The hardest part of my trip yesterday was just getting to the airport that morning and getting on the plane to Detroit. Up until that point, there was the option of turning around. Not that I would have, of course, but just having the option, no matter how small the chances are of taking it, makes things infinitely more challenging. It introduces the element of doubt, and the tendency to hem and haw and spin one's wheels. But once I was up in the air on the first plane, it was smooth sailing from there. I was free.
Being in such a foul mood to start the journey, I was anxious regarding how I would appear to my family who I hadn't seen is almost a year. But when I saw them in the Detroit terminal and they nearly walked past me because they didn't recognize me with short hair, that opportunity to laugh was a huge relief.
|The Itchons in Row 42.|
|The menus. Wish I could have taken pictures of the food.|
|This quinoa pilaf with herbs and pine nuts was amazing. Thank you, Jess!|
The next leg of the trip, the nearly 13 hour flight from Detroit to Nagoya, sounded daunting at first. But it actually wasn't bad at all. I got to sleep, catch up on reading, and play video games and Sudoku with my Dad and sister. And the food wasn't as bad as I expected. But that being said, it was also nothing I would ever order willingly. I was happy to have packed snacks in addition to some delicious food my sister cooked for me.
The layover in Japan was short and sweet. Just like the first time I was there 25 years ago, I was again mistaken for a native leading around his 'tourist' family. We were going to get back on the same plane, and it was really interesting and smile-inducing to see everyone speaking to one another in a blend of Tagalog, Ilocano, and English, helping each other with luggage, and acting like old friends and neighbors as we waited to re-board, get back in our same 'cozy' seats, and finish the trip.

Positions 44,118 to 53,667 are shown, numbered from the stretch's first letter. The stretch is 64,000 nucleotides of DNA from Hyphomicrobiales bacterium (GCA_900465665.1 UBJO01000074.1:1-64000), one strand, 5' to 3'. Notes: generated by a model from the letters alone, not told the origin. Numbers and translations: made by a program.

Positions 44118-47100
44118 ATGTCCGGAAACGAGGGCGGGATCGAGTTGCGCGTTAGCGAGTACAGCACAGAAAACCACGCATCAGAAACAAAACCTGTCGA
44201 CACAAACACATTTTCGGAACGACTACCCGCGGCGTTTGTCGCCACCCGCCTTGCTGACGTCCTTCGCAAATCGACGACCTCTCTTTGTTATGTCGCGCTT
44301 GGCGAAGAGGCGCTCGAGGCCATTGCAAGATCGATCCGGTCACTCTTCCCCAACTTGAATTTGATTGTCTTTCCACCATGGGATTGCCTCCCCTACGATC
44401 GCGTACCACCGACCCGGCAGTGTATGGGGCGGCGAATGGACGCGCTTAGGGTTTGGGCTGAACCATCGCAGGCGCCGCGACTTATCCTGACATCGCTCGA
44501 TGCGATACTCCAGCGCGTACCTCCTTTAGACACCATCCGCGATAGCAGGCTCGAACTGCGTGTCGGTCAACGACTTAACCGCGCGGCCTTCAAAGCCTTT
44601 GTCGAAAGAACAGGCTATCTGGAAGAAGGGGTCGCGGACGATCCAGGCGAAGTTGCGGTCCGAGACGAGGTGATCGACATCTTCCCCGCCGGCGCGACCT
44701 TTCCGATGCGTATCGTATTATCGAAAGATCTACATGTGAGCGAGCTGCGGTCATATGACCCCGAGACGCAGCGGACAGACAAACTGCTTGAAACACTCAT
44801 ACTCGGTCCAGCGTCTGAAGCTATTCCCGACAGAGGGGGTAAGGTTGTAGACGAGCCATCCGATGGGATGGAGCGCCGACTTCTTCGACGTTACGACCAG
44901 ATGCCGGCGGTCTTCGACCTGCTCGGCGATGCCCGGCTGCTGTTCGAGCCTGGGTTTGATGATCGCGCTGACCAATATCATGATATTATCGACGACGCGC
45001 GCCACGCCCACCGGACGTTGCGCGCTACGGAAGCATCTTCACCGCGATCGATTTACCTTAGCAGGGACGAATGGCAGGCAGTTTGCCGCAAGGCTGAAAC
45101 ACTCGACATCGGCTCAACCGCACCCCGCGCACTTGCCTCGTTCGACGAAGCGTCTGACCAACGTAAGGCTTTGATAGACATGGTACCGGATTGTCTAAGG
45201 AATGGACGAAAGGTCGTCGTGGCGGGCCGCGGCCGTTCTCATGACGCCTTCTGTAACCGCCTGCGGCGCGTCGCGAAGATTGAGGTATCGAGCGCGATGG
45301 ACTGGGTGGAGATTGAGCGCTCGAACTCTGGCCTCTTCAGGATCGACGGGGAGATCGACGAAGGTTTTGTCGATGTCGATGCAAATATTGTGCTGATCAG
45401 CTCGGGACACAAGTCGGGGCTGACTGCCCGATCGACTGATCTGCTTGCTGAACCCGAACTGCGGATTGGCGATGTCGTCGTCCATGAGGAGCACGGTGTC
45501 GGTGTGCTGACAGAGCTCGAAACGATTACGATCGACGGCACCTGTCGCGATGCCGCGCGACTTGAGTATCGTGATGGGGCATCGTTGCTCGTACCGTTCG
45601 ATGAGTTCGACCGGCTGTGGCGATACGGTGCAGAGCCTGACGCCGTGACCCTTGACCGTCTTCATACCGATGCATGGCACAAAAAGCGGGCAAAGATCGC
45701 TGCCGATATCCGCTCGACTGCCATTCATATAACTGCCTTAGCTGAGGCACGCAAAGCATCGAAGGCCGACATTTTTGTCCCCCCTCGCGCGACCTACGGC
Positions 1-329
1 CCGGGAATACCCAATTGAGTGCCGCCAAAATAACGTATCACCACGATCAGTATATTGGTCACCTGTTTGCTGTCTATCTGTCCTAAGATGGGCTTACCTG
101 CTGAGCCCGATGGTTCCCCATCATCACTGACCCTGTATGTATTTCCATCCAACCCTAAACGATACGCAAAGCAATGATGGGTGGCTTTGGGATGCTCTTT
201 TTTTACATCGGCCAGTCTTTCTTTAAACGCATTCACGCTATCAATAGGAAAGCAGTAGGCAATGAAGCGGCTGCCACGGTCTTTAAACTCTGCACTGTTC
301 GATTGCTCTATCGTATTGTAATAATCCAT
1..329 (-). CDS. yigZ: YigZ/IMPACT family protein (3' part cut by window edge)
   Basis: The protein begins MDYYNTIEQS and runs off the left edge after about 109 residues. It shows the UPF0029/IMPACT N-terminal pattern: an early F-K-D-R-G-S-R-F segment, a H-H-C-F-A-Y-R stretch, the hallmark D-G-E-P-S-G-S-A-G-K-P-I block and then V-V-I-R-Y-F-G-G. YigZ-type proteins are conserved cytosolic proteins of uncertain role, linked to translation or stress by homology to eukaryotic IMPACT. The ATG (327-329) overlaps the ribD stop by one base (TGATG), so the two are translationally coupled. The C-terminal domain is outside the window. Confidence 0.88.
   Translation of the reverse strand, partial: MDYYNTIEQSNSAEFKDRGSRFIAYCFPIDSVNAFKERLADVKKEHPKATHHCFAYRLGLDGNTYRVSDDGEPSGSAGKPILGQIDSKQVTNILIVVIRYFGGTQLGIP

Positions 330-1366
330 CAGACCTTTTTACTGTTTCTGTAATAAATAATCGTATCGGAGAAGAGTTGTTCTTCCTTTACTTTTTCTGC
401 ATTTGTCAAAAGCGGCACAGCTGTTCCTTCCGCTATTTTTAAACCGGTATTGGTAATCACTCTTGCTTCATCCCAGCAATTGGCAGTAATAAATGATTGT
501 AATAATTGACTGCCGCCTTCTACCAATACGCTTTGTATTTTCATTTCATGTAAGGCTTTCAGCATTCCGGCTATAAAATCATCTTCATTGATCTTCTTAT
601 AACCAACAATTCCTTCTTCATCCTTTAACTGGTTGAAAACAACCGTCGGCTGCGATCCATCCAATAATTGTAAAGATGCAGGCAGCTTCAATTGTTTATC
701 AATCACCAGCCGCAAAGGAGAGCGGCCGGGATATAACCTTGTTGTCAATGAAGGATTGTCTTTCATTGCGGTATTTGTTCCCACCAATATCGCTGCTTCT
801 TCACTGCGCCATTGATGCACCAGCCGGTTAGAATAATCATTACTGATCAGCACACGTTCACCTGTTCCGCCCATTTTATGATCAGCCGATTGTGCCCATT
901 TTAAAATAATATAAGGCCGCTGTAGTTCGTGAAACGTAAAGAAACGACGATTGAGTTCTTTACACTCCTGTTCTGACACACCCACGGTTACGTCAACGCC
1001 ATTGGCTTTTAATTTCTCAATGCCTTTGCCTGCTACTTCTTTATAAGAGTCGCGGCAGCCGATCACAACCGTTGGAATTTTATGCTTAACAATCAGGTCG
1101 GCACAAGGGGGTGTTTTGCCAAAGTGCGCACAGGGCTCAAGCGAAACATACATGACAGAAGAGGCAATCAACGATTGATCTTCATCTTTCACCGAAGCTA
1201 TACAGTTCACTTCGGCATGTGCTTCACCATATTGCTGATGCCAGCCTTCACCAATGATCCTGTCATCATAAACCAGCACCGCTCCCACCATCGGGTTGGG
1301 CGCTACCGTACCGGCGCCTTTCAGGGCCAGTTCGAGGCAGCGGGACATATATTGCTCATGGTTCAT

|Why draw stick figures when you can draw cartoons?|
|Thirsty? Ah, Japan, till we meet again.|
And though it was the same plane and the same seats, the experience was head and shoulders above because of the change in flight attendants. So pleasant, helpful, and memorably hospitable. My Dad and I immediately took notice of that. While previous inquiries as to the presence of dairy in my gluten-free meals flying to Nagoya had elicited looks of confusion and exasperation and ultimately no answers, my first meal flying to the Philippines was not only beautiful and palate-pleasing, but the attendants also immediately came to me with answers, even if it was to confirm that there was dairy in some components of the meal. Awesome.
And it was a good thing that I had eaten relatively well, because the business of the Manila airport was exhausting just to watch. Lines after lines and an unspoken order amidst the chaos, proceeding through security, customs, baggage claim, and trying to squeeze our way through the throngs of people and their Balikbayan boxes to get to our car.
|Packed airport at 10:59pm.|
|The blur nearly captures the energy of that moment.|
But it was so worth it when we finally arrived around midnight at my grandmother's place. And just as expected, there was an entire spread of food waiting on the table for us. My grandmother was overwhelmed with emotion, speechless,and visibly trembling as she hugged and held each of us. And after most everyone retired to bed, I stayed up with her a little bit longer to talk and catch up, speaking directly into her "good ear" in my best version of Tagalog. It was a beautiful affirmation of why this trip was necessary and why I need to make the very most of every moment and every conversation.
And why 25 years will never pass before my next visit back.
|A nearly 104-year old smiling from ear to ear: Priceless.|
Please stay tuned for more updates and photos as I continue to rediscover the Philippines, my relatives, and what being Filipino really means to me. Will there be food that is gluten-free and dairy-free for me to eat at restaurants as I begin to travel around the islands? Let's see.